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Thread: Charlie Batch expects NFL lockout in March

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    Charlie Batch expects NFL lockout in March

    On the Steelers: Batch expects NFL lockout in March

    Wednesday, June 09, 2010
    By Ed Bouchette, Pittsburgh Post-Gazette

    Charlie Batch is worried, and it has nothing to do with where he fits in the pecking order of the convoluted Steelers quarterback rotation, nothing to do with Ben Roethlisberger, nothing to do with the Steelers' prospects for 2010.

    It has to do with the future of the National Football League, particularly the 2011 season.

    Batch, the Steelers' representative to the NFL Players Association, believes the owners will lock out the players, and he believes it will happen in nine months.

    "As we speak today, I think it would occur in March," Batch said Tuesday.

    Batch has been sounding the warnings for one full year. He said last June at an NFL rookie symposium that he felt there was a 100 percent chance the owners would lock the players out in 2011, and he said Tuesday he has seen no progress since then.

    "Nothing has changed. We're still there," Batch said. "The players continue to hear nothing different than what I've been relaying over the last year, and that's players anticipate a lockout."

    He said NFLPA officials have advised the players to put money away for a work stoppage in 2011.

    There has been no progress reported in what little negotiations have taken place to extend the collective bargaining agreement that expires at the end of the current NFL year in March. DeMaurice Smith, the new executive director of the union, has warned players of the chance of a lockout, saying the week of the Super Bowl that "on a scale of 1 to 10, it's a 14."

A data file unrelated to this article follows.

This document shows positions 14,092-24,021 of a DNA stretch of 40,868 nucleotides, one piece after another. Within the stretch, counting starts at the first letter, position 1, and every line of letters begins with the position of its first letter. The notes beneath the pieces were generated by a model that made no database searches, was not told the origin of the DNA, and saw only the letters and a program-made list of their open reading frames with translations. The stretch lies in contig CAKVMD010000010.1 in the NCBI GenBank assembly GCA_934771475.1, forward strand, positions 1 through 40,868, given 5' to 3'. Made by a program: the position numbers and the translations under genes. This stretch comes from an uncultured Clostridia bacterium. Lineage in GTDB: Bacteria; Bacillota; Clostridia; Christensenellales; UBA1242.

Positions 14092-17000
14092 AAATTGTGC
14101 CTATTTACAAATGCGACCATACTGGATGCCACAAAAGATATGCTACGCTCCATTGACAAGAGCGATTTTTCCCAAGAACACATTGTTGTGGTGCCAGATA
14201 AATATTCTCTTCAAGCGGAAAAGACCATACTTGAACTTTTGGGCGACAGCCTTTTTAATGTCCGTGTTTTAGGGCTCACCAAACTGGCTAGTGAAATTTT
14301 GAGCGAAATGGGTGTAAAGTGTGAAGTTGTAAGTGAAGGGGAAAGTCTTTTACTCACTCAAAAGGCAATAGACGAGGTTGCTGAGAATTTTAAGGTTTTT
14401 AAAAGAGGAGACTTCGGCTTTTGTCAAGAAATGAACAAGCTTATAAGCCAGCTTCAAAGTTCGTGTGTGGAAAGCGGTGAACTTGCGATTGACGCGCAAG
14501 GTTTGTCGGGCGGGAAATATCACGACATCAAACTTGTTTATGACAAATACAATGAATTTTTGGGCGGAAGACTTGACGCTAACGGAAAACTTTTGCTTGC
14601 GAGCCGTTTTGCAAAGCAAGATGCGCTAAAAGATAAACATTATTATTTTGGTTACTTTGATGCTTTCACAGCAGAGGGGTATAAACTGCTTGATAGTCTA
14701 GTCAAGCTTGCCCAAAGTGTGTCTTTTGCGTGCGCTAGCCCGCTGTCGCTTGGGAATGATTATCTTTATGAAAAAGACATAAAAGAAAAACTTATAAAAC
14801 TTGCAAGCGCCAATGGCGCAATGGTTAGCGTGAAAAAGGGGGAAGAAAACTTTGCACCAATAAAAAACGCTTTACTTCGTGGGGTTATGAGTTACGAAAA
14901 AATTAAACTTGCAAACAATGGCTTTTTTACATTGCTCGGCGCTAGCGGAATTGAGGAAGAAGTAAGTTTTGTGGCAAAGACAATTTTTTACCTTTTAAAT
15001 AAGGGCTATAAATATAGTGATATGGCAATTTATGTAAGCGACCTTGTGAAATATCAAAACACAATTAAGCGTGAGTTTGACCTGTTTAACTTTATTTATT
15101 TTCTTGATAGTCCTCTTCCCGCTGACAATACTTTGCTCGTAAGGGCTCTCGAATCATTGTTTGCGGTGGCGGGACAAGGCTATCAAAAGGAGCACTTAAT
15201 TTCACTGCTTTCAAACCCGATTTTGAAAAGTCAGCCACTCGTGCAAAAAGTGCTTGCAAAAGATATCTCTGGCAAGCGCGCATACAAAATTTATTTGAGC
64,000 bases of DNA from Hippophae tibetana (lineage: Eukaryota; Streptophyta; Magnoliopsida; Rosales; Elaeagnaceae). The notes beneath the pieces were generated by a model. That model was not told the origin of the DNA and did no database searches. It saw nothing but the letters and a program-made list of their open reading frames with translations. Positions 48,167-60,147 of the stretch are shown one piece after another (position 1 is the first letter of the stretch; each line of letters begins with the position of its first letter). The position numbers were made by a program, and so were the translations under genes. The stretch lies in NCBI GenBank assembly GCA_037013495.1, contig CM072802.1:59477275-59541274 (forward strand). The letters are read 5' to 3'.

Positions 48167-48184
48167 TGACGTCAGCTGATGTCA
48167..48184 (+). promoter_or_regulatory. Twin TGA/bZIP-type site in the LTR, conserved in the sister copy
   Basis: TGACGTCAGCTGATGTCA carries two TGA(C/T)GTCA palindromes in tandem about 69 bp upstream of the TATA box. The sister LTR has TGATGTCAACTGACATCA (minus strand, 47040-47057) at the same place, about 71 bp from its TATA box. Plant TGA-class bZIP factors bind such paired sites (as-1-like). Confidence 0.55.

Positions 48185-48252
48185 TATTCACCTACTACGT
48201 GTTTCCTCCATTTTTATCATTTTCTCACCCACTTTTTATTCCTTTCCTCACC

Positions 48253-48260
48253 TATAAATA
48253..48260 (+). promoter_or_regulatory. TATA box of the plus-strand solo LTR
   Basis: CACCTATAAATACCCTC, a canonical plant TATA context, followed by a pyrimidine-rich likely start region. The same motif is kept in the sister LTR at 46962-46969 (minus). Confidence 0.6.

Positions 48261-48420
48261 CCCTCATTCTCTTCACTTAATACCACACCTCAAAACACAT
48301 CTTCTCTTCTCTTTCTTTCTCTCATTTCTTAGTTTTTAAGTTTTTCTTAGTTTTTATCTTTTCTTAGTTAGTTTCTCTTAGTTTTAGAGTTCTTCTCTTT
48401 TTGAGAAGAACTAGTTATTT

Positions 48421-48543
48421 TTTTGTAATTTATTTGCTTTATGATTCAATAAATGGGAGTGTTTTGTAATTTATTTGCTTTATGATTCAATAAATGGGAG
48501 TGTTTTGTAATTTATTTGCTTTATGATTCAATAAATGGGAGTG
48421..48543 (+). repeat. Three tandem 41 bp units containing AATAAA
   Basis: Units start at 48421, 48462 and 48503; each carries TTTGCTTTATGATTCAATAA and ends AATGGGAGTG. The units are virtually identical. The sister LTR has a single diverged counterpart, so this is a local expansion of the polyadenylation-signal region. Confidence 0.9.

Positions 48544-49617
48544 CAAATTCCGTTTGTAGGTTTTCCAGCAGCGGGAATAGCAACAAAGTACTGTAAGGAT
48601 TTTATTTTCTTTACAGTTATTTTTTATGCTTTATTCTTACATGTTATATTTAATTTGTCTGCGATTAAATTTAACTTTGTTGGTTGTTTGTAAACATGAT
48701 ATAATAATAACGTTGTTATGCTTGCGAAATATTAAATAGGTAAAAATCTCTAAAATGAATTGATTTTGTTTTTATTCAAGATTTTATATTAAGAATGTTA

The current CBA was negotiated in 1993 and has been extended several times, most recently in 2006. In 2008, the owners voted unanimously to open up the CBA (an option for either side) and try to negotiate a new one before its March 2011 expiration. As part of the CBA, 2010 is an uncapped year in which team payrolls have no floor and no ceiling, and there are other new restrictions that have gone into place.

    The players are now guaranteed 60 percent of the NFL's total gross revenues, and they want to keep it that way. The owners want to cut it back, saying their expenses have increased dramatically, and they no longer can afford the mandated 60 percent. Smith said that would mean an 18 percent pay cut for players.

    NFL commissioner Roger Goodell has disputed that, saying player salaries will continue to increase as revenue does. The owners maintain that, because the players receive such a huge slice and their expenses have eaten into their profits, the incentive to "grow the game" has diminished.

    "The principal issue is ensuring that the agreement is structured in a way that provides incentives for the clubs to invest, innovate and improve the game for the benefit of the fans over the long term," reads a statement on, produced by the league.

    "The NFL clubs earn very substantial revenues. But they also have very substantial expenses. The largest of these expenses is player compensation. The clubs have been obligated by the CBA to spend more than half their revenues on player salaries and benefits. In addition, the clubs must spend significant and growing amounts on stadium construction, operations and improvements to respond to the interests and demands of our fans.

    "The current labor agreement does not adequately recognize the costs of generating the revenues, the majority of which go to the players; nor does the agreement recognize that those costs have increased substantially -- and at an ever-increasing rate -- in recent years. As a result, under the terms of the current CBA, the clubs' incentive to invest in the game has been diminished."

    Steelers president Art Rooney II, like his father before him, is on the NFL labor committee. Owners, however, are not permitted to comment on labor discussions and can be fined heavily by the league if they do.

    Not so with the union and its members. Batch and others have pointed out ominously that the NFL hired outside counsel Bob Batterman, who handled negotiations for the NHL when that league shut down the entire 2004-05 season.